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What is an alabaster box?


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Question: "What is an alabaster box?"

Answer:
The Bible speaks of an alabaster box in two separate incidents involving women who brought ointment in the box to anoint Jesus. The Greek word translated “alabaster box” in the KJV, as well as “flask,” “jar” and “vial” in other translations, is alabastron, which can also mean “perfume vase.”

The fact that all four gospels include a similar but not identical account (with three of the passages mentioning an alabaster box of ointment) has given rise to a certain amount of confusion about these incidents. Matthew 26:6–13 and Mark 14:3–9 describe the same event, which occurred two days before Passover (Matthew 26:2 and Mark 14:1) and involved an unnamed woman who entered the home of Simon the leper. Both passages mention an alabaster box, and both say that the unnamed woman anointed Jesus’ head.

John 12:1–8 seems to speak of a different, yet similar event, which took place six days before Passover (John 12:1) in the home of Martha. Here, an alabaster box is not mentioned, but the name of the woman who anointed Jesus is: Mary, Martha’s sister. The incident in Matthew and Mark and the incident in John all took place in Bethany, but on different days. Also, Mary is said to have anointed Jesus’ feet, but no anointing of His head is mentioned. Jesus defends Mary’s action against the criticism of Judas, saying, “It was intended that she should save this perfume for the day of my burial” (John 12:7).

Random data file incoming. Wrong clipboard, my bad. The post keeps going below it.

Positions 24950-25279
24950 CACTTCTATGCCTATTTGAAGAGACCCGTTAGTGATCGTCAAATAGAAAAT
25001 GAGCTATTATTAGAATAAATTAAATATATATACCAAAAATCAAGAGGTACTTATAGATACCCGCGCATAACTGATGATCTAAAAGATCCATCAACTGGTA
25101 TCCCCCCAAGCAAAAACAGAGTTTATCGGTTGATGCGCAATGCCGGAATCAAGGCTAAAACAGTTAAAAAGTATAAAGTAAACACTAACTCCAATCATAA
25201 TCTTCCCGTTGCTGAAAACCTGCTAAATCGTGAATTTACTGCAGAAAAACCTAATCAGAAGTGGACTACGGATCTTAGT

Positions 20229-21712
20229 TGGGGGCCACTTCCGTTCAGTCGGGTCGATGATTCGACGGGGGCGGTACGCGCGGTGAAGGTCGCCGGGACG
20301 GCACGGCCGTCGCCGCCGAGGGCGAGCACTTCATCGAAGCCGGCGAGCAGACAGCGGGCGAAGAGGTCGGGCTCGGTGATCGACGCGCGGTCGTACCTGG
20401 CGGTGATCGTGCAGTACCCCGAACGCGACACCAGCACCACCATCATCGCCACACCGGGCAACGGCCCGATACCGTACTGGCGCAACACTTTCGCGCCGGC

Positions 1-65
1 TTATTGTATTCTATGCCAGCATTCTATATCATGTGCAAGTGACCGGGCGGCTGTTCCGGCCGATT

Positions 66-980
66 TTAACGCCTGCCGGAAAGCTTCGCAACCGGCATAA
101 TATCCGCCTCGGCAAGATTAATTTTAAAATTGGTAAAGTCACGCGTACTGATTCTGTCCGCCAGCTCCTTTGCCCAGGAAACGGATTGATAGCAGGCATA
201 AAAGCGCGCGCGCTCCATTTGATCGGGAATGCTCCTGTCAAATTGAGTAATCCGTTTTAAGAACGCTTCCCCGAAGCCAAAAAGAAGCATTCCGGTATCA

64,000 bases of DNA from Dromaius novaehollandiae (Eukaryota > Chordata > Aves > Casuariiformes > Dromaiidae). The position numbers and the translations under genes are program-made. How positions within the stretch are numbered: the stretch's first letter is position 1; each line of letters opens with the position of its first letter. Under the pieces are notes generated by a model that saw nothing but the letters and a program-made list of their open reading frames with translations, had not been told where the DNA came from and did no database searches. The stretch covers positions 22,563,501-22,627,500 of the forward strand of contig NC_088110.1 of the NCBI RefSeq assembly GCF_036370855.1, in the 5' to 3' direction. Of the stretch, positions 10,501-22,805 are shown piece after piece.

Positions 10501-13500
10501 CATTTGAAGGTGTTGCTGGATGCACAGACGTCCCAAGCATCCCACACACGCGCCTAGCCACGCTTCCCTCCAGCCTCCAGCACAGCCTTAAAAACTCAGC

A third anointing of Jesus (the first, chronologically), described in Luke 7:36–50, took place in the house of Simon the Pharisee rather than the house of Simon the leper. This event occurred in Galilee, not Bethany, about a year before the crucifixion (Luke 7:1, 11). Luke mentions an alabaster box (verse 37). The woman on this occasion was forgiven of many sins, but her name is not given. Like Mary, the sinful woman anointed Jesus’ feet with the perfume. She comes to Jesus weeping and showing loving worship to the One who forgave her of her sins.

The similarities these three incidents share have caused some confusion, but the differences are significant enough to warrant viewing them as separate events. In two of the incidents, the gospel writers mention the presence of an alabaster box.

Alabaster was a stone commonly found in Israel. It was a hard stone resembling white marble and is referred to as one of the precious stones used in the decoration of Solomon’s temple (1 Chronicles 29:2). In the Song of Songs, the beloved man is described as having legs like “alabaster columns” (ESV) or “pillars of marble” (NIV, KJV). So the container the women used to carry their perfumed oil was made of a white, marble-like substance. Ointment, oils, and perfumes used to be put in vessels made of alabaster to keep them pure and unspoiled. The boxes were often sealed or made fast with wax to prevent the perfume from escaping. Alabaster was a beautiful substance and strong enough to keep the oil or perfume completely contained until the time of its use.

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